Growing tomatoes outdoors is a chancy business in Britain, even in the sunny south of the country. Tomatoes are very dependent on having enough warmth for enough time to grow and crop before the cold comes again.
As if that wasn’t enough in recent years some exceptionally virulent strains of blight have arisen and the conditions for blight to survive, warm and humid, have become more common.
The general rule is that the further north you go the less the chance of success but it all depends on the micro-climate of your vegetable plot.
Ideal Site for Growing Tomatoes Outside
The ideal site for growing tomatoes outdoors will be south facing, sheltered from the wind, warm and not in a frost pocket. Wind can make more of a difference to temperature than most people realise.
There’s not much you can do about the sun or lack of it, but you can improve shelter from the wind by erecting windbreaks in exposed spots.
Preparing The Soil
In the spring, either dig a trench or at least holes a foot (30cm) square and the same deep at the planting spots. Half fill with good home-made compost. If you have some rotted manure, especially sheep manure which is rich in potash, add some of that as well.
If you have wood ashes, add about 4 oz (125gr) per hole or foot run of trench and fork it into the compost. Top up with soil and leave until planting time. If you can cover with black weed-suppressant fabric this will help warm the soil as well as stop weed growth.
Start your seeds off under heat in March or early April and bring on in pots until planting time in your area. This is covered in detail in Sowing and Starting off Tomatoes.
When to Plant Out Tomatoes
The worst thing you can do is to plant out too early. A cold spell will check growth at best and kill the plant at worst. It is unlikely to be much earlier than mid-June even in the south. Check out Ideal Temperatures for Growing Tomatoes
How to Plant Out Tomatoes
It is possible to encourage tomato plants to develop more roots by planting deeply. If you look at the bottom of the stem you will see what appear to be hairs. These hairs will grow into roots when covered with soil.
With cordon tomatoes, especially if they are leggy, plant on a slope or even horizontally, bending the stem carefully to the vertical where it leaves the ground. The more roots the more nutrients the plant can take in.
Supporting Outdoor Cordon Tomatoes
Stake using a stout bamboo cane or a hazel pole by each plant and loosely tie each plant to its pole. Do not tie too tightly or the stem may be damaged as the plant grows and it thickens.
Please don’t waste your time constructing complicated supports like runner bean supports and stringing your tomatoes to a cross-bar as so many American videos suggest on Youtube. Keep it simple and tie to an upright stake that won’t collapse in a summer storm.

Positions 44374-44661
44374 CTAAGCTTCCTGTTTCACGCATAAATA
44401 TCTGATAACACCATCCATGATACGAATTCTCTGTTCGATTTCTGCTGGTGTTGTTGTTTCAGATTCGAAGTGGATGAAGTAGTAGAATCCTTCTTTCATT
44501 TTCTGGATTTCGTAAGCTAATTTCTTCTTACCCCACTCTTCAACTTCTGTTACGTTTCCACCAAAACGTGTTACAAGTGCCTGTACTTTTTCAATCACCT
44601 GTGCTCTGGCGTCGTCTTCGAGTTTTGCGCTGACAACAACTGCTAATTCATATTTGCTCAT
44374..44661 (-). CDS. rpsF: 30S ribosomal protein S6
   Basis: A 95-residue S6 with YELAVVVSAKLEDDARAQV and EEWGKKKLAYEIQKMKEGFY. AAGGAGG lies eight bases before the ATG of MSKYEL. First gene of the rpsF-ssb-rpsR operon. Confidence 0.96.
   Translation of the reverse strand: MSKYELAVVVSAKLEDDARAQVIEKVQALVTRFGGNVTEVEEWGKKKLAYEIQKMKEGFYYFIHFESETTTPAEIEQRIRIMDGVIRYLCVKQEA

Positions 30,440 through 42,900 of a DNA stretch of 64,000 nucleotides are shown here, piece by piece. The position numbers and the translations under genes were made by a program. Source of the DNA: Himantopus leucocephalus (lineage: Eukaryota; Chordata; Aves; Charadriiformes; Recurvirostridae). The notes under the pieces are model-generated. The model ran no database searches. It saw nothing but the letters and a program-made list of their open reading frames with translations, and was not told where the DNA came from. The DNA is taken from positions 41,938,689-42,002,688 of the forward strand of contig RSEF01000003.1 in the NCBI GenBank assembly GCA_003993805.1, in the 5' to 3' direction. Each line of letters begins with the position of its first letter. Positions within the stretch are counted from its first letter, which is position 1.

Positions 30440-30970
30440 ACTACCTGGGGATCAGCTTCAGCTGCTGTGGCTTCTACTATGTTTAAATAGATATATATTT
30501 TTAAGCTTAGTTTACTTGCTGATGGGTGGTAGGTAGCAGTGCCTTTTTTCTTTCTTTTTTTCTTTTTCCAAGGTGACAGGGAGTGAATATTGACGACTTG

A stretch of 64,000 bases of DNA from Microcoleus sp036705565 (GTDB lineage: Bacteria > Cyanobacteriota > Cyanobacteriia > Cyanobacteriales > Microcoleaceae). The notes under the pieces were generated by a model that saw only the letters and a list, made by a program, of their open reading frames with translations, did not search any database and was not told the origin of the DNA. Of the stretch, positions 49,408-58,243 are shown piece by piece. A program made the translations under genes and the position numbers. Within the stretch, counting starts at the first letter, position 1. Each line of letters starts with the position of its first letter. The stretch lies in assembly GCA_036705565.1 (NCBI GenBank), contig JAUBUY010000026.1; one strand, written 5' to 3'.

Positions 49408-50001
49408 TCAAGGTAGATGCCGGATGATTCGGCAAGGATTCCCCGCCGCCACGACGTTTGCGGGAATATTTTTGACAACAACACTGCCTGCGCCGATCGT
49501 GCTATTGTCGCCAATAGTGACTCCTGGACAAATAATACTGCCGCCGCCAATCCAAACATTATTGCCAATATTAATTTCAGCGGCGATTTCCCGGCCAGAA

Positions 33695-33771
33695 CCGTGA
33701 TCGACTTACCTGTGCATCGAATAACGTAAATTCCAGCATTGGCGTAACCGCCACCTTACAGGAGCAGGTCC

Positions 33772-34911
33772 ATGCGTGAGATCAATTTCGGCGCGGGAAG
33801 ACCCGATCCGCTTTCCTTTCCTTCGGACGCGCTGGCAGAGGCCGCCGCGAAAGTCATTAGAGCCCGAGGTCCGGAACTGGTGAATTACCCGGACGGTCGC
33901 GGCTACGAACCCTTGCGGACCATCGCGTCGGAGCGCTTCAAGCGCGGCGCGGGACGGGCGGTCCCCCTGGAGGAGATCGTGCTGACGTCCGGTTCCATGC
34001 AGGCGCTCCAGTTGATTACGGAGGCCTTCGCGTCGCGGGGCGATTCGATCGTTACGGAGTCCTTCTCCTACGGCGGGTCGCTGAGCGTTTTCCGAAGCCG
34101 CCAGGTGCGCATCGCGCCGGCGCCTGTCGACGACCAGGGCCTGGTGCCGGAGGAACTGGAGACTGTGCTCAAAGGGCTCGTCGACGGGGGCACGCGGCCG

With cordon (pole) tomatoes, inter-plant with fast growing crops such as lettuce if you wish and mulch preferably with chopped comfrey leaves and lawn mowings. With bush varieties, plant through the weed mat. The weed mat will help keep the fruits clean and helps with slug control.
Feeding and Watering
By each plant, both cordon and bush, insert half a plastic pop (soda in the USA) bottle with the top and bottom cut off to form a pipe to take both water and liquid feed down to the roots.
Once the fruits begin to set, commence feeding either with commercial tomato fertiliser or with comfrey liquid.
End of Season
At the end of the season before the first frost, I harvest all the green tomatoes of reasonable size and these can either be ripened indoors or used in chutney etc.
You can also hang up the vines with fruit on in a frost-free, cool dark place and they will slowly ripen. If kept in a bowl with a ripe banana they will ripen quickly due to the ethylene gas given off by the banana.
If a mild frost is threatened you can try covering with horticultural fleece to keep the plant going. My own experience is that when the weather turns, you may as well give in as the low temperatures in the daytime will not favour growth.
If you are growing cordon tomatoes outside, you can lay these down onto straw or suchlike and cover with a cloche. If you don’t lay onto something, you’ll just be bringing the slugs a meal!
Best Varieties for Outdoor Planting
Often heritage tomato varieties will do well as they date before greenhouses became affordable to the masses.
With the blight problem getting worse it is well worth looking at blight resistant tomato varieties as well.
Further Information: Tomato Growing Guides
- Types of Tomatoes – An Introduction to Tomato Growing Part 1
- Sowing and Starting off Tomatoes – Introduction to Tomato Growing Part 2
- Growing Tomatoes in a Tomato Grow-house (Mini-Greenhouse)
- Growing Tomatoes in a Greenhouse
- Growing Tomatoes in the Greenhouse Border
- Growing Tomatoes in Pots or Grow Bags in the Greenhouse
- Growing Tomatoes by Ring Culture
- Growing Tomatoes in Straw Bales
- Growing Tomatoes Outdoors
- Planting & Growing Tomatoes Outdoors
- Growing Patio Tomatoes – Dwarf Bush Variety Patio Tomatoes
- Water Requirements for Tomatoes
- Ideal Temperatures for Growing Tomatoes
- Removing Tomato Side Shoots (Suckers) & Stopping Tomatoes
- Best Tomato Varieties – My Top Tasty Tomato Picks
- Heirloom Tomatoes (Heritage Tomatoes)
- Best Tomatoes for Greenhouse Growing
- Tomato Troubles & Diseases | Causes & Cures of Tomato Problems
- Raising Tomato Plants from Seed